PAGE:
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Gold stuck on pause at the $1323 mark, not for lack of incentive


Gold continues to be stuck on pause in and around $1323 mark where it has traded all week. Silver, similarly disposed, is stuck in the the low to mid–$16.50s. The media and gold punditry have struggled to explain this latest bout of complacency, but nothing we have read carries the real ring of truth. It’s not for lack of news, though, that the precious metals cannot seem to take the initiative. Between the latest melodramas at the White House, the burgeoning trade wars and North Korea’s sudden silence on disarmament talks, there is plenty to raise the market’s temperature, but nothing seems to motivate. Nothing seems to stir the animal spirits.

So we watch and wait. . . . . . .Back to this morning’s Financial Times and my cup of coffee. (It’s early here. . .)

Chart of the Day

Chart notes: “Short-termism,” says the Financial Times Lexicon, ” refers to an excessive focus on short-term results at the expense of long-term interests.” I have been in the investment business for over 45-years and I am trying to think of another market era when short-termism was a greater scourge on the markets than it is today. I’m having trouble finding a candidate. This chart encourages thinking on a whole different level – a bit of “long-termism,” if you will. It compares gold’s secular bull market, which many believe to be still in the creative state having begun in 2002, and the bull market in stocks from 1980 to 2000. As you can see the comparison is startling. The point is that bull markets can take many years to unfold and are full of twists and turns, up and downs, charges and retreats. In this particular instance and comparison, it is interesting to note that gold could be at the juncture on the timeline that stocks were before a major, five-year long blow-off when prices more than tripled.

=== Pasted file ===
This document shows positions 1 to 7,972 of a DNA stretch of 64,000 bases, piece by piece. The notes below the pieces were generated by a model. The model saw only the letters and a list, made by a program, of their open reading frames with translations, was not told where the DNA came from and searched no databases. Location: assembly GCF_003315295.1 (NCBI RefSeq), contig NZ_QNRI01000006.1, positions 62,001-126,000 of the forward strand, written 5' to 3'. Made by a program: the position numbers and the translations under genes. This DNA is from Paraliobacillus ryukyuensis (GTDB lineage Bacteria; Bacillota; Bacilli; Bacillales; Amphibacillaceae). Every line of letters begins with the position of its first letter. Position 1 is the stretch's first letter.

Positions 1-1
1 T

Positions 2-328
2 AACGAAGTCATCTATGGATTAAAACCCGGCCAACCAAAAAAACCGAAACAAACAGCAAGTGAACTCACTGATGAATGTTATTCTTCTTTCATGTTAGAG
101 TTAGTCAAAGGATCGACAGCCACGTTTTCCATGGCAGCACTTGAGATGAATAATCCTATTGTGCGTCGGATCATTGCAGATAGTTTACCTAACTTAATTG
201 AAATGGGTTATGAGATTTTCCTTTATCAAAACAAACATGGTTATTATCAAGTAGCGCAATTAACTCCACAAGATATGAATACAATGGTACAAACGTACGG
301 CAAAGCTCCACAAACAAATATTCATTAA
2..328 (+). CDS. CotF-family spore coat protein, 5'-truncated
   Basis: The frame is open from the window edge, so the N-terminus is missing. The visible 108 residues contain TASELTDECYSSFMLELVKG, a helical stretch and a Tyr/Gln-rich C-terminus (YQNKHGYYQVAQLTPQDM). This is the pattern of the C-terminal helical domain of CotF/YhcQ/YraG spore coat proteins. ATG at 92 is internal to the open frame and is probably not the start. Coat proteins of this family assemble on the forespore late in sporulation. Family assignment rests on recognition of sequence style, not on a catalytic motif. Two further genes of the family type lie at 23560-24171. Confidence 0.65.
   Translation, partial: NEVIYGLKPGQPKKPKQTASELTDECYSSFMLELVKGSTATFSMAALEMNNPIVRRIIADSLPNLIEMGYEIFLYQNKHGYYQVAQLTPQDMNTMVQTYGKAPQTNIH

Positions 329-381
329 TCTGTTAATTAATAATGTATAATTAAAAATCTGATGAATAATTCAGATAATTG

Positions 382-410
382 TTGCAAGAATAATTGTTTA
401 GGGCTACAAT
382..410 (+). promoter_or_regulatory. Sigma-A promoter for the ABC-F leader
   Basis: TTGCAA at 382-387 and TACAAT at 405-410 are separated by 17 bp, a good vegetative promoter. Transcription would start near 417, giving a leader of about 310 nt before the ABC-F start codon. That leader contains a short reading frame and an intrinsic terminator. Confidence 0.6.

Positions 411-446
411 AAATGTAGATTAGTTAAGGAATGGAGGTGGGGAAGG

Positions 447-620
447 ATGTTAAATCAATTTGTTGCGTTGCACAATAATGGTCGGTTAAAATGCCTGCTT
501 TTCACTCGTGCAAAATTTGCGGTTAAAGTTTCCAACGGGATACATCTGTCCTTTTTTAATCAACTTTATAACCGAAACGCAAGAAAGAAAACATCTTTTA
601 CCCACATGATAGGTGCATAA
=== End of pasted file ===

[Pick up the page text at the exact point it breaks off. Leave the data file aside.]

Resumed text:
Related: Please see Revisiting gold’s secular bull market – 2018 could be a critical year/ News & Views/January, 2018 – a more-detailed analysis of the subject matter treated briefly above.
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Dumb money is helping smart money exit the stock market

GoldSeek/David Haggith/3-11-2018